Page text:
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Transcript: The importance of moo
Next time you’re out on a walk in the countryside and hear a cow to moomuhenmooing, listen carefully. It might sound like a randomwillkürlichrandom meaningless noise, but scientists in Australia have discovered when cattle moo, they are communicating with each other. Martin Cooke from down underSpitzname für Australiendown under is here to tell us more. Or should that be mooooo…re? Martin!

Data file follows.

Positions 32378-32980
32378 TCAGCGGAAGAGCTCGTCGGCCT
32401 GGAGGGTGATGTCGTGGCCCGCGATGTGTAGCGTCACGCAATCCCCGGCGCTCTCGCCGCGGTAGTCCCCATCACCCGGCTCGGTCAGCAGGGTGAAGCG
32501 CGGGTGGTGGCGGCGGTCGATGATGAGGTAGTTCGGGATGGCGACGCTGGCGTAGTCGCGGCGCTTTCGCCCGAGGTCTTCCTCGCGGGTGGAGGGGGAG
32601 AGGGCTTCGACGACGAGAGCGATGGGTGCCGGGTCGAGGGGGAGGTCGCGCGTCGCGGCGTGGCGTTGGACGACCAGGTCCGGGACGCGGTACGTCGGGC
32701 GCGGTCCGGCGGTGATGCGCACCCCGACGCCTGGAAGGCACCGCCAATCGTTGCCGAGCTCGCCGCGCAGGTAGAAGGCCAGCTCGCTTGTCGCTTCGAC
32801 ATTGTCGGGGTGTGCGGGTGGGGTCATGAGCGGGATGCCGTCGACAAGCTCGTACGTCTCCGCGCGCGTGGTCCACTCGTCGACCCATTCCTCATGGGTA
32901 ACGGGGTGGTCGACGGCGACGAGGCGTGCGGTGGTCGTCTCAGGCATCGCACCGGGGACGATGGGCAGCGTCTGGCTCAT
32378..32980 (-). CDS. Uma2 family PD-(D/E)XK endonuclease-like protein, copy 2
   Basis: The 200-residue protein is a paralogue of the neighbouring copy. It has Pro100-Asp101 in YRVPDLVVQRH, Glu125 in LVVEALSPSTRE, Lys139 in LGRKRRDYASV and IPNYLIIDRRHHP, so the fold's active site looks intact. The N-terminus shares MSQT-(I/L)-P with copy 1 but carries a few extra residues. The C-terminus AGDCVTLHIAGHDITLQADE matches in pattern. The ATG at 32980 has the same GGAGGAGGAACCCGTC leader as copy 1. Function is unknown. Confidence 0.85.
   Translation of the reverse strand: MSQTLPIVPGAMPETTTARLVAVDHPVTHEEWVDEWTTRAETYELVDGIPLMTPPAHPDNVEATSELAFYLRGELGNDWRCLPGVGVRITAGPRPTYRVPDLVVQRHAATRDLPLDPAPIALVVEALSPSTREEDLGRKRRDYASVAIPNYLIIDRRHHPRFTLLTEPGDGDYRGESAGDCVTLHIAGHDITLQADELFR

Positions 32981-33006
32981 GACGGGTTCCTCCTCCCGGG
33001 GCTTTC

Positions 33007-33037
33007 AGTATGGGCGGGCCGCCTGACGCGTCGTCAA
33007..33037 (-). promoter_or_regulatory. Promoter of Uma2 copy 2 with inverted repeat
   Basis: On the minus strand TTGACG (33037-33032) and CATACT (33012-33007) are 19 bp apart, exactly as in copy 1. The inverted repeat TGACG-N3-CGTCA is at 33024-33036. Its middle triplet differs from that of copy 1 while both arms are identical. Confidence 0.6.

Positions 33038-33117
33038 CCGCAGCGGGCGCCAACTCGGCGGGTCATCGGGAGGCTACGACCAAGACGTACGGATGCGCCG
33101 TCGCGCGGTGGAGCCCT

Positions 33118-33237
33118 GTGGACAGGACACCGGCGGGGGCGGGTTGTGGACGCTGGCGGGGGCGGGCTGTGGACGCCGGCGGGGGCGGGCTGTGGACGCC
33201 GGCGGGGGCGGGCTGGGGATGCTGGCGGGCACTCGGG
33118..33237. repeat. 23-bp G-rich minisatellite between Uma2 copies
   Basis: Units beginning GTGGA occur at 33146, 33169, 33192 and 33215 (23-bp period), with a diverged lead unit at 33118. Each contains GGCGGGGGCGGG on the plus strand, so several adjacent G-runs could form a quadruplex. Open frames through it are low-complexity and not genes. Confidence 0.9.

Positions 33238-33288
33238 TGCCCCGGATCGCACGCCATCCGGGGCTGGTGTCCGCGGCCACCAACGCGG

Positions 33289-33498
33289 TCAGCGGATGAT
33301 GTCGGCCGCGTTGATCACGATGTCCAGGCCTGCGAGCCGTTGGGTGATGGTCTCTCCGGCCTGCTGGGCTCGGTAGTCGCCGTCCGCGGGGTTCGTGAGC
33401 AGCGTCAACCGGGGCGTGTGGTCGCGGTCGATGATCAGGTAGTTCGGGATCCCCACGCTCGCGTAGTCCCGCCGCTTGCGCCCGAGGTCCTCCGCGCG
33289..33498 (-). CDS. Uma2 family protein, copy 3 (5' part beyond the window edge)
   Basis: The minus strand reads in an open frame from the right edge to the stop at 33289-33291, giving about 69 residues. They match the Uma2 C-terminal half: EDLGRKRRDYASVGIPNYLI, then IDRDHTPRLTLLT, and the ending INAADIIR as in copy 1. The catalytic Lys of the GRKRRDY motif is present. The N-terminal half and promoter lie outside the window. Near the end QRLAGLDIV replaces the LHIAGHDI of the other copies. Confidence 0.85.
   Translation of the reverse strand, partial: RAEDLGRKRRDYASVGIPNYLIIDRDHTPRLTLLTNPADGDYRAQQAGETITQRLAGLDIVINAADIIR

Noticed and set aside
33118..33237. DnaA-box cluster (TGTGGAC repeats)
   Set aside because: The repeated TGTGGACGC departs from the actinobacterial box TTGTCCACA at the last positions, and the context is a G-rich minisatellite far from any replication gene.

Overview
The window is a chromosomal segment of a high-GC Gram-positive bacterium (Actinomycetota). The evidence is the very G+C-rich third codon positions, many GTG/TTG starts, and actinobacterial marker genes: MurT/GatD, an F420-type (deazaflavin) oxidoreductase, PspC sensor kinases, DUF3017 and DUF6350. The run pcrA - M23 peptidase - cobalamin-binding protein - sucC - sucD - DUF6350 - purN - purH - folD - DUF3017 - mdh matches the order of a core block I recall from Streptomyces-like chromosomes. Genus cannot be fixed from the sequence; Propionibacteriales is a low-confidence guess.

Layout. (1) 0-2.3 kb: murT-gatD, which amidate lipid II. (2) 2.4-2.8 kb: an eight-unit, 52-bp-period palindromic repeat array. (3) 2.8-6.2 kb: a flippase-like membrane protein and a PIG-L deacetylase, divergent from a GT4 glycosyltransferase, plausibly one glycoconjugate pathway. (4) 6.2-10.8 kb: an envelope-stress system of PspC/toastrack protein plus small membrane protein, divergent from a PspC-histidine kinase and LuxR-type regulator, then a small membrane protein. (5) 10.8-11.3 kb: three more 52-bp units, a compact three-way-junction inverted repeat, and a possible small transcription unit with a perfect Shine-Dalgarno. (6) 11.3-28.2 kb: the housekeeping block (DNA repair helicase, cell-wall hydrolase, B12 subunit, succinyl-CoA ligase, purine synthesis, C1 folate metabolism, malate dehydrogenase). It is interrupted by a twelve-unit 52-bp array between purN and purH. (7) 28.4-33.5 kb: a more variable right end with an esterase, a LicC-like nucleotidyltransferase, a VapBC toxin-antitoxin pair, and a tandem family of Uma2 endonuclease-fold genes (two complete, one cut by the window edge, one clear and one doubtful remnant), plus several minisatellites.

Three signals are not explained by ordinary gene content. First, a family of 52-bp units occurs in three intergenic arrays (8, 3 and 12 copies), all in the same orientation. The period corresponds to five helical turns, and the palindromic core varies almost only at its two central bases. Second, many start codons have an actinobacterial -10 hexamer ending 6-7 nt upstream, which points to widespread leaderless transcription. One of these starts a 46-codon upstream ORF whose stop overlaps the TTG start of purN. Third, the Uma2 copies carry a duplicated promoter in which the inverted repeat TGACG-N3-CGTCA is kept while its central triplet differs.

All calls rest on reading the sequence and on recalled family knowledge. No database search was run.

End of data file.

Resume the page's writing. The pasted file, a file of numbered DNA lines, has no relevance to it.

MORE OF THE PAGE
We all know that cows to go moomuh machengo moo, but a new study has found that the sounds cows make are part of a complex system of communication. The study, by the University of Sydney, found that each cow has a distincteindeutigdistinct voice, which it uses to communicate its emotions to other members of its herdHerdeherd. Alexandra Green led the study, which recorded and analysed 333 moo sounds. She told The Independent: “Even without looking at them in the herd, I can tell which one is making a noise just based on her voice.” Green hopes that farmers will use her findings to better understand their cows’ emotions so that they can take better care of them.
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